Wall Street sees record-breaking series of deals as cause for optimism


Sharon Yeshaya, chief financial officer of Morgan Stanley, said the finance, healthcare and tech sectors in the Americas and Europe were the hottest areas, but momentum was building. develop elsewhere as well.

“What we are seeing are some really strong pipelines,” Ms. Yeshaya said in an interview after the bank announced a profit increase to $ 3.7 billion. “The force is expanding.”

The frantic pace has persisted despite the economic upheaval caused by the pandemic, trade disputes and geopolitical tensions, Matt Toole, director of transaction intelligence at Refinitiv, wrote of the record quarter. Vibrant stock markets, low borrowing costs and the emergence of new buyers from specialist acquisition companies will continue to support activity, he wrote.

“With the all-time high for full-year transactions broken in less than nine months and five consecutive quarters of over $ 1,000 billion in M&A activity, we have very little data to make real historical comparisons,” Mr Toole wrote.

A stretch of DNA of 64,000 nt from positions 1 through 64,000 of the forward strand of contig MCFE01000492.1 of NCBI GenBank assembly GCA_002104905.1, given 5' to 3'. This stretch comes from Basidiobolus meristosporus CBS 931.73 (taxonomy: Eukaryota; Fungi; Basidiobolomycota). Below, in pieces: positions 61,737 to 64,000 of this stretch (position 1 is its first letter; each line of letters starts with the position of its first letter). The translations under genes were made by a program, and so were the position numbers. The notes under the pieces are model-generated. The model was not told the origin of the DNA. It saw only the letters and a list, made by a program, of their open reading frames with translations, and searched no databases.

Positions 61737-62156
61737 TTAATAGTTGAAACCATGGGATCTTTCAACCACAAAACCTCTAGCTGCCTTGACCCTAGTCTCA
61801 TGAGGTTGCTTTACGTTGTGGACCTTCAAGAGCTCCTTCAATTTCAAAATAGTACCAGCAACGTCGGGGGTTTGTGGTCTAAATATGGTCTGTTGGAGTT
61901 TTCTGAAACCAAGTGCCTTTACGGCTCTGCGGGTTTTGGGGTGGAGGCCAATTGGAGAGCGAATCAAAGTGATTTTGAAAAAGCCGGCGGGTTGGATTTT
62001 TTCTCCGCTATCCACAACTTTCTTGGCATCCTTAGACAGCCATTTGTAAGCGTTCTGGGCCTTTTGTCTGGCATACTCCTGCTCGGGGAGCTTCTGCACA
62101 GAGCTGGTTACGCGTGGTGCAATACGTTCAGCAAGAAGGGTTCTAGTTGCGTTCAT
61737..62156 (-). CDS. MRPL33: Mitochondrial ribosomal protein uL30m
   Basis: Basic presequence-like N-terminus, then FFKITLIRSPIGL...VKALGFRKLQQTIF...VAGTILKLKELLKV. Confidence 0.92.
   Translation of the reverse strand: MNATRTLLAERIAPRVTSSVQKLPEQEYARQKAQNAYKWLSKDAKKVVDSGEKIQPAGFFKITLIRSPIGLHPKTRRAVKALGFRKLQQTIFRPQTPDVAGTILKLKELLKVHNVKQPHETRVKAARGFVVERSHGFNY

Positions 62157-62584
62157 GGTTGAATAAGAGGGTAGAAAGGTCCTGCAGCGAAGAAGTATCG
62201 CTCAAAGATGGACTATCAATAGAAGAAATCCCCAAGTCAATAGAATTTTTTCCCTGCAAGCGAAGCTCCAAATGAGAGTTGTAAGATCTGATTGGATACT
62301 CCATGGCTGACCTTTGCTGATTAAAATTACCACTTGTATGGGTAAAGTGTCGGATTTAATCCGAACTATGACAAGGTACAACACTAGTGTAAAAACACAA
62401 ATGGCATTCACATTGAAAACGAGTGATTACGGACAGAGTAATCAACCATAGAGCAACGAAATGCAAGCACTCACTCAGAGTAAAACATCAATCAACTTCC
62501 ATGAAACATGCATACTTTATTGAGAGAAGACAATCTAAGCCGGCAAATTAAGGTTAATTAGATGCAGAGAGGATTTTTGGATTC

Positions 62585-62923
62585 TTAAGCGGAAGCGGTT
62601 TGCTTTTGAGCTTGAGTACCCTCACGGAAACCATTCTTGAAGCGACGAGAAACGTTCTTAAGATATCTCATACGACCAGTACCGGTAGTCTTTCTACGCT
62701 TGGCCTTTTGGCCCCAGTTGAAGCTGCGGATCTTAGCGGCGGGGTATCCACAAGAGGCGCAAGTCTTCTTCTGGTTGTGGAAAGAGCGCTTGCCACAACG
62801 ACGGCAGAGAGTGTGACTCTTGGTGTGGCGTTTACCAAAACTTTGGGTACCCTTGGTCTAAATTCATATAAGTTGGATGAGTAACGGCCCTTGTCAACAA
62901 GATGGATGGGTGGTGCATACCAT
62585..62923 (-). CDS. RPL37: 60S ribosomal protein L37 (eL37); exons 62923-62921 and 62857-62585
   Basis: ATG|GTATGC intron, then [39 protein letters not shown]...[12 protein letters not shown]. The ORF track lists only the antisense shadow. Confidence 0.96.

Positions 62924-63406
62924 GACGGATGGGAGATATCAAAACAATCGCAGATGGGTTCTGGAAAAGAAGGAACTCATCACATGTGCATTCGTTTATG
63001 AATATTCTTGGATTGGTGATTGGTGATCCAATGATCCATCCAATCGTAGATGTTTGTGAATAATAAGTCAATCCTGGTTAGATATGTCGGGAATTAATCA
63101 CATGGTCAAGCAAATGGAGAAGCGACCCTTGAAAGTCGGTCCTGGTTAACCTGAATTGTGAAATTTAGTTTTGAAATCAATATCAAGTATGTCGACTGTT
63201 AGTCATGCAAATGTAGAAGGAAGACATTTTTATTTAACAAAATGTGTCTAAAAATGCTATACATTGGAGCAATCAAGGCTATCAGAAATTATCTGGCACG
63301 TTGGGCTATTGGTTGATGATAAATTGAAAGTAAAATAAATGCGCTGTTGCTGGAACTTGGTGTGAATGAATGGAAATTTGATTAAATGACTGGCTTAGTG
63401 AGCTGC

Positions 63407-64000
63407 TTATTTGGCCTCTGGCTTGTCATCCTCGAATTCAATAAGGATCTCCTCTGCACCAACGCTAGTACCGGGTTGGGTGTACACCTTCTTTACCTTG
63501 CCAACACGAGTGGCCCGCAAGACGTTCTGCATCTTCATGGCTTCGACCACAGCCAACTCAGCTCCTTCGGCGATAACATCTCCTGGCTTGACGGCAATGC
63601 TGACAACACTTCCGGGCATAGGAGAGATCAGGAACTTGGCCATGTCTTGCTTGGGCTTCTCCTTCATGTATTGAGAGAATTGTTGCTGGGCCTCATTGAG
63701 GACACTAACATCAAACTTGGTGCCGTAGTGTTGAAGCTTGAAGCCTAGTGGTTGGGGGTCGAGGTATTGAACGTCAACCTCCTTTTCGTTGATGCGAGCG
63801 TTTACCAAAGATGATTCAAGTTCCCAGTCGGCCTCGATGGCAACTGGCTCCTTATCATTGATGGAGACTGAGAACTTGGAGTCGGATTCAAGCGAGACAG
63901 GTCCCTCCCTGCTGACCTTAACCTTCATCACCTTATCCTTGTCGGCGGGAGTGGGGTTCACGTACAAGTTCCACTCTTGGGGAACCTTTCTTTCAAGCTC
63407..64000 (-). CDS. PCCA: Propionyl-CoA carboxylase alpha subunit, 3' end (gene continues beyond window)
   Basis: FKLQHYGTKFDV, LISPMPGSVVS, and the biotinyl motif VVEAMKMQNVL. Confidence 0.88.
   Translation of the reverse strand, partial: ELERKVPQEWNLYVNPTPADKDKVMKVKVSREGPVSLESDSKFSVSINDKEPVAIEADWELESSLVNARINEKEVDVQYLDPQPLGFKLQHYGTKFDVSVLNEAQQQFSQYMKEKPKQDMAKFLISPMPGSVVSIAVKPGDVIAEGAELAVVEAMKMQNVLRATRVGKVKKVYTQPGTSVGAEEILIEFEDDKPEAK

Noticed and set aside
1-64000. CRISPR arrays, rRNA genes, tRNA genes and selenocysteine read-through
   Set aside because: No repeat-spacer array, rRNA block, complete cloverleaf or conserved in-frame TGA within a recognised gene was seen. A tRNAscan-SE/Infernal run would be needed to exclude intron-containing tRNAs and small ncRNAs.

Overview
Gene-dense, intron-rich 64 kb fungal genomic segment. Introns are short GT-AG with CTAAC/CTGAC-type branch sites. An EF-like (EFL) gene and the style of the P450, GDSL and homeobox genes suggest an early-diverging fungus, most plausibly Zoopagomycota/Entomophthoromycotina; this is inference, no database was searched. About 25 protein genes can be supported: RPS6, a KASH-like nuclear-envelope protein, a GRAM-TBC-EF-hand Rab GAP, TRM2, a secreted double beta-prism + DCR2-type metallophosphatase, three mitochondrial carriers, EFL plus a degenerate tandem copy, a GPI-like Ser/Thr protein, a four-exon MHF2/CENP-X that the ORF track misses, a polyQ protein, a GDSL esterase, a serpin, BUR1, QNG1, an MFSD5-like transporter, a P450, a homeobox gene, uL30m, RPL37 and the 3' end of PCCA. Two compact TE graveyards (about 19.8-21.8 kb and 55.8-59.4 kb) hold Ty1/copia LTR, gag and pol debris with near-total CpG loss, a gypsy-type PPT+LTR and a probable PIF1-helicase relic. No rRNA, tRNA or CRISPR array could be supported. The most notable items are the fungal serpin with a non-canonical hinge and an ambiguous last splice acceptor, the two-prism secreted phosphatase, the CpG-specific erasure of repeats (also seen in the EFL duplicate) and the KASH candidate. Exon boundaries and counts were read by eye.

Nevertheless, many factors can slow down. Stricter regulators in the United States, rising prices for goods and services, and measures taken by central banks to reduce stimulus efforts “will all help this cycle have yet to go,” he said. writing.

While maintaining an optimistic outlook, the bank chiefs recognized that there are many factors that could slow things down, including supply chain issues that have been going on for months and driving up prices for materials and goods. And economic indicators remain mixed: While bank chiefs have cited increased consumer spending as a positive sign, consumer confidence is declining.

Perhaps the biggest potential disruptor remains the Federal Reserve. Central bank officials may cut some of their economic support measures as early as next month and have started debating when they might need to raise interest rates to bring inflation under control.

But Jason Goldberg, analyst at Barclays, said the patchy recovery is just not a major concern for banks right now, especially when it comes to the deals they help close. Volatility is historically the biggest obstacle to making deals, he said, so analysts are keeping a close eye on the stock market. But he expected global agreement activity to remain high for some time.


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